Wednesday, January 24, 2018

Longarm Design Flaw?

With everything else that had been going on in my life, I'm not sure that I had officially mentioned here on the blog that over the summer we were building a new house. I like to think that it was because my longarm was too big and I needed a bigger sewing room, but it was for many different reasons. Fast forward to December when it was time to move Peggy.

{Side note: Yes, Peggy is now the name of my longarm. When I originally named her Eliza from the musical Hamilton, I had joked that maybe I should call her Peggy, just to be funny, and wouldn't you know it, that's what she really wanted to be named in the end. So she has been rechristened}

It was finally time to move Peggy, my HandiQuilter Avanté. Per their instructions, you should pack it in its original box anytime you need to move it, but first, you need to remove the thread mast, something that should be hand-tightened onto the top of the machine and take no effort whatsoever. One simple turn of lefty-loosey and this is what happened:

Ummm.... great. Now what do I do?  After getting my machine and the frame moved to the new house we see if there's enough on the top of the machine to grab with some pliers to unscrew:

Just barely, IF the metal wasn't so incredibly soft that it doesn't allow you to grab onto it. Grrrrr... Plan B is a call to my local dealer who originally set up my machine for me. They called HQ Headquarters and the recommended drilling it out with a special drill-bit so this resulted in my taking my machine to the dealer (about an hour away).

The technician tried drilling it out but the metal was so soft that even with the drill-bit, it wouldn't catch and drill out. He said that it's not the first time he's had a mast snap but it didn't happen this low before and that he's noticed that they seem to be made of softer metal. That sounds to me like a quality control issue. It got to the point that he was reluctant to try and drill any further without damaging the machine casing so he stopped and called HQ Headquarters.

Onto Plan C -- My entire machine is now being shipped back to their headquarter warehouse where they will probably have to open it up and drill it out, up from the inside and then put in some sort of plastic dowel inside for the mast to screw into (kind of like a wall anchor). Luckily this all covered under warranty but it seems like this is a bit of a design flaw for just a thread mast that can possibly break at the base of the machine. Have they not thought that screwing in a permanent small U bracket (on its side) and then screwing the mast onto that would be a better option?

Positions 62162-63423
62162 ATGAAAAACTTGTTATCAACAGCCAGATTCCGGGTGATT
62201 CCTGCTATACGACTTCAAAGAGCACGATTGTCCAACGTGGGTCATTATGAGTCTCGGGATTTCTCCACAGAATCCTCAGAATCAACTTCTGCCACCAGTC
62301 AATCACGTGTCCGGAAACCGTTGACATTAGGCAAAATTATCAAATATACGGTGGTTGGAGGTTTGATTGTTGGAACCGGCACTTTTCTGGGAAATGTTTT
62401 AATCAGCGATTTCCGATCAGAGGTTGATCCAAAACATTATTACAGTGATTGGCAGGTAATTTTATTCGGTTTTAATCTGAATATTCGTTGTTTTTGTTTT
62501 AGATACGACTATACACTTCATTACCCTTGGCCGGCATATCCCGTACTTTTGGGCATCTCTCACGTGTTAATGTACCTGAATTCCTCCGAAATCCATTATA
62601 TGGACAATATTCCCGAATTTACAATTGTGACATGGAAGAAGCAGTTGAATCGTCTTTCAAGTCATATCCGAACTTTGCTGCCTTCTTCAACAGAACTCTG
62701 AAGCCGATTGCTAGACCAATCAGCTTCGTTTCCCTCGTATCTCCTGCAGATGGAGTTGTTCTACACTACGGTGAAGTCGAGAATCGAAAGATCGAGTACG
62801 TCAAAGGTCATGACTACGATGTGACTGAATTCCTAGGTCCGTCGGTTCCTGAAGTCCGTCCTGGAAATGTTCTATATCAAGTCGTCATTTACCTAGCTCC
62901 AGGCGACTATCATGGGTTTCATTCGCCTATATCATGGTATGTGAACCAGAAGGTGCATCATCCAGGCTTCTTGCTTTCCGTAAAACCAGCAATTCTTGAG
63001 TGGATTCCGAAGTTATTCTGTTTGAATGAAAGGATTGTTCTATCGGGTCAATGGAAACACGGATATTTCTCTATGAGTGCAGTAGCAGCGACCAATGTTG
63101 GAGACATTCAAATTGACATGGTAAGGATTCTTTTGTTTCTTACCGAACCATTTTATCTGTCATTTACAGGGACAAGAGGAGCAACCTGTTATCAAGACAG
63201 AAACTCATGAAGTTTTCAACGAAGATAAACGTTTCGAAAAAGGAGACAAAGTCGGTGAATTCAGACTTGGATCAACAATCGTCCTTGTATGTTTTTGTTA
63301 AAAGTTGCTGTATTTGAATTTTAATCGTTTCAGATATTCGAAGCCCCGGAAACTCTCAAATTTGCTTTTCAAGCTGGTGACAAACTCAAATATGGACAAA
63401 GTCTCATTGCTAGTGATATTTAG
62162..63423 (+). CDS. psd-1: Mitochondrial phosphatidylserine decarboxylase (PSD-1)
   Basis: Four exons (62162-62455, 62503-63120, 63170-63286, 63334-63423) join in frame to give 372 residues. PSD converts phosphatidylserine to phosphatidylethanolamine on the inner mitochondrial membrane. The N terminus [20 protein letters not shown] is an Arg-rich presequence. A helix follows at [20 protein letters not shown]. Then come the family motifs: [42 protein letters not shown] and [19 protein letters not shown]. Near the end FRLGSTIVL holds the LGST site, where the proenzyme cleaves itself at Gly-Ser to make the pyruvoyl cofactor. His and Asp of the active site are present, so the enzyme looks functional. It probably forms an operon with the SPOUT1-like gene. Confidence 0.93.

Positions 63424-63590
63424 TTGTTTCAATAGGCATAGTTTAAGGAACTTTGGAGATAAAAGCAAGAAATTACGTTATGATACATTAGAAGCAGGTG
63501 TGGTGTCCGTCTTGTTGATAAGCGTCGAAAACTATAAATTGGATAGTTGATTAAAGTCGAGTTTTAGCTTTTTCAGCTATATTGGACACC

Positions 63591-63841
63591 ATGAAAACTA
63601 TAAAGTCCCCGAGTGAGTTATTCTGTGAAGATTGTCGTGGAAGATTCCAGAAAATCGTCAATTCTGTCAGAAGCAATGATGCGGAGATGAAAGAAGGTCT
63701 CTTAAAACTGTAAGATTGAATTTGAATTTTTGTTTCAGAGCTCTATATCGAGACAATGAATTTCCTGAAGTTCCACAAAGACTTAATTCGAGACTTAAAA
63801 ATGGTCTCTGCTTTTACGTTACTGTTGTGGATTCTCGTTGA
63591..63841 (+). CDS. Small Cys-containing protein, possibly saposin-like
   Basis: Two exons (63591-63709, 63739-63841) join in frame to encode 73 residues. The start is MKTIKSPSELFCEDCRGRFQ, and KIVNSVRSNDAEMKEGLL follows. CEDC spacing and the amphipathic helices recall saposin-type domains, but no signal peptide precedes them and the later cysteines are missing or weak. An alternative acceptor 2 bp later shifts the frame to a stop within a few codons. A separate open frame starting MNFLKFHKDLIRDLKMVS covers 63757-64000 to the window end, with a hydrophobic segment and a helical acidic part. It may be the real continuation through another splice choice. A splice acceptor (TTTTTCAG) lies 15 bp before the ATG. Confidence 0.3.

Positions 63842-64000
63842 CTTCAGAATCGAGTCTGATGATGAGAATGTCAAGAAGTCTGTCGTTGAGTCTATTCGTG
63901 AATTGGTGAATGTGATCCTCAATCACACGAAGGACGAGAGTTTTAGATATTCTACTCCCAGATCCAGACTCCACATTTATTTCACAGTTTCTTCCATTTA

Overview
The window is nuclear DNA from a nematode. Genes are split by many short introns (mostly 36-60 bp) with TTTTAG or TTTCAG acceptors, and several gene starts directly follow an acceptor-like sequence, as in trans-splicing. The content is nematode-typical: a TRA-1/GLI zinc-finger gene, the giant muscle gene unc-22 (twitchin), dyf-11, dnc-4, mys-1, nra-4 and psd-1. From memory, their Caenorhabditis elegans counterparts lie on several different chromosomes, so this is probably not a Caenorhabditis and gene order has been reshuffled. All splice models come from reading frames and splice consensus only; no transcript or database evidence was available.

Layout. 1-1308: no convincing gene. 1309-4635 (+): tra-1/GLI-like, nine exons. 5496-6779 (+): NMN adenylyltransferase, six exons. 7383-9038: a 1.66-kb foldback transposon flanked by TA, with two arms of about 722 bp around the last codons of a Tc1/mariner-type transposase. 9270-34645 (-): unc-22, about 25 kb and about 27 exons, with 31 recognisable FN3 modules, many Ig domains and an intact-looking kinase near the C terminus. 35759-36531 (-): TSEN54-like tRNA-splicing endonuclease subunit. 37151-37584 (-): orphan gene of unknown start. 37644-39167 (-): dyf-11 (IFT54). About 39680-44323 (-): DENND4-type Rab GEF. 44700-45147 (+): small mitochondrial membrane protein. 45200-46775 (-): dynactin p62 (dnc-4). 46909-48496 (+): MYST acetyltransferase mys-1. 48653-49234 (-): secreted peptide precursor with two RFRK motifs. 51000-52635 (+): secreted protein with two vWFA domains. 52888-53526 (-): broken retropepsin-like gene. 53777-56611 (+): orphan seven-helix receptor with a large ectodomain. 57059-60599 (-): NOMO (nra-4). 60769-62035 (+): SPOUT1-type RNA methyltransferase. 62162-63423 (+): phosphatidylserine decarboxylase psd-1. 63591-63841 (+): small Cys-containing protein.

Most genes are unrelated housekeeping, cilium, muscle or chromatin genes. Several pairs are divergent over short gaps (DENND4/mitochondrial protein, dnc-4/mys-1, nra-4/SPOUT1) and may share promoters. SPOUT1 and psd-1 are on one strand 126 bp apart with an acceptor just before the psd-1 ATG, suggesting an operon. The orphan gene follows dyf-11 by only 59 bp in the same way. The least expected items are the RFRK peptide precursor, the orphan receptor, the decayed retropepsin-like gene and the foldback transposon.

Good thing I have smaller projects and deadlines that I'm working on right now but it will be nice to have Peggy back and in working order. Once I do, I will give you a tour of my new sewing room. It's nice and she's no longer partially tucked in a closet.

Wednesday, January 17, 2018

First Sewing of the New Year

It's amazing how hard it can be to come back to blogging when you've been away for so long. Now I know why so many bloggers have chosen to flip over to Instagram and abandon their blog. I've not given up on this ol' girl, but it's gonna take time to get reacquainted again. I just hope I still have a few readers left!  The entire reason for my blogging hiatus hasn't gone away, I'm still having some health challenges but my goal is to put out one blog post a week. So without delay, here is this week's!

With the new year, another year of Stash Bee is underway. Managing this bee is a huge undertaking, one that I'm not sure that I'll be able to continue another year, to be honest, but the finished quilts are always so rewarding. I kicked off January with this fun block:

I also made this angel block for a bee-mate who didn't receive enough blocks at the end of the year. It's a big block, measuring 16" x 16".

Both of these were nice small projects to sew to get my year started. I hope your sewing year has started off well.